If leaving your umbrella open to dry in the corner of your office makes you slightly uneasy, you’re probably not alone. When it comes to alleged harbingers of bad luck, open indoor umbrellas are right up there with broken mirrors and black cats. While the origin of the superstition isn’t exactly proven, there are a few leading theories about how and why it began.
One of them suggests it started around 1200 BCE, when the ancient Egyptian priests and royalty were using umbrellas made of peacock feathers and papyrus to shield them from the sun. According to Reader’s Digest, the superstition might have stemmed from a belief that opening an umbrella indoors—away from the sun’s rays—would anger the sun god, Ra, and generate negative consequences.
Another theory involves a different ancient Egyptian deity: Nut, goddess of the sky. As HowStuffWorks reports, these early umbrellas were crafted to mirror (and honor) the way she protected the Earth, so their shade was considered sacred. If anybody with non-noble blood used one, that person supposedly became a walking, talking beacon of bad luck.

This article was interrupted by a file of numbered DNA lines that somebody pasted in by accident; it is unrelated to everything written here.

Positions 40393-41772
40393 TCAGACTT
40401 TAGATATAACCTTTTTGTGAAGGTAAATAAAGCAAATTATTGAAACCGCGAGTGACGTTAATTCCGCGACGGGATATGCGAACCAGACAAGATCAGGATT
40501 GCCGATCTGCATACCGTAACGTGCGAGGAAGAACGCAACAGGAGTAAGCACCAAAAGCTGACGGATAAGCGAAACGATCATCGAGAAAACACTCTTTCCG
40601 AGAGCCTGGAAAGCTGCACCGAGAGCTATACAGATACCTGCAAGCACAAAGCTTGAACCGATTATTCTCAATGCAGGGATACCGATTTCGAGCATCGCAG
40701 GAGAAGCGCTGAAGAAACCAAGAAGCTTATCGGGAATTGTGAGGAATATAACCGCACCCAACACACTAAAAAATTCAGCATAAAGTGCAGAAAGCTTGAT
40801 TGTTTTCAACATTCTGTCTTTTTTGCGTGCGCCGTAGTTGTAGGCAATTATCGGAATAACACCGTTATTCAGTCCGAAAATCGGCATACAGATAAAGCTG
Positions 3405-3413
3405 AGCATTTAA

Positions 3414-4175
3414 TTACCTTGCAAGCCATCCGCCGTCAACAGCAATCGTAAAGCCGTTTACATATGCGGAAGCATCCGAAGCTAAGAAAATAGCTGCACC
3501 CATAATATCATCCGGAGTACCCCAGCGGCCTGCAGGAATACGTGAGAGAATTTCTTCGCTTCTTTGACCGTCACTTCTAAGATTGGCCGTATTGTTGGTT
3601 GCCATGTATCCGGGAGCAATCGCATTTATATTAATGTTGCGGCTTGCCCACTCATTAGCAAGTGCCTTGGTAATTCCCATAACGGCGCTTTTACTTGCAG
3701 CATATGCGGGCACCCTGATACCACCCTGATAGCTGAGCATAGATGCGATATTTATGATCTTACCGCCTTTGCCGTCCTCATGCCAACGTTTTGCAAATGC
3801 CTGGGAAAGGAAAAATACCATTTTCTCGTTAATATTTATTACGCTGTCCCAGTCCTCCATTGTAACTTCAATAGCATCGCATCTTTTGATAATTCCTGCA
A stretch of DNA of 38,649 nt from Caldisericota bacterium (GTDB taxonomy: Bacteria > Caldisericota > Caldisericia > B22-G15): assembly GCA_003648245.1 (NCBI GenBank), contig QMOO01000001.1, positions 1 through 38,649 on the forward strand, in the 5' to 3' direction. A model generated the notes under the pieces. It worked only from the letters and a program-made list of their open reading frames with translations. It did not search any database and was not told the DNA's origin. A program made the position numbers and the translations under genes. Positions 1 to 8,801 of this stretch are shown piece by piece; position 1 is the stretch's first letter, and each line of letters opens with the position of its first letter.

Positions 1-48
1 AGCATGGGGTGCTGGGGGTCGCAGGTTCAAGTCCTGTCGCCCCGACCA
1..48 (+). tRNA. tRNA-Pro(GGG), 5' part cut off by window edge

The reason we try to abstain from opening umbrellas indoors today, however, is probably more about avoiding injury than divine wrath. Modern umbrellas gained popularity during the Victorian era with Samuel Fox’s invention of the steel-ribbed Paragon frame, which included a spring mechanism that allowed it to expand quickly—and dangerously.
“A rigidly spoked umbrella, opening suddenly in a small room, could seriously injure an adult or child, or shatter a frangible object,” Charles Panati writes in his book Panati’s Extraordinary Origins of Everyday Things. “Thus, the superstition arose as a deterrent to opening umbrellas indoors.”
All things considered, even if opening an umbrella indoors doesn’t necessarily make for bad luck, getting poked in the eye by one can certainly make for a bad day.
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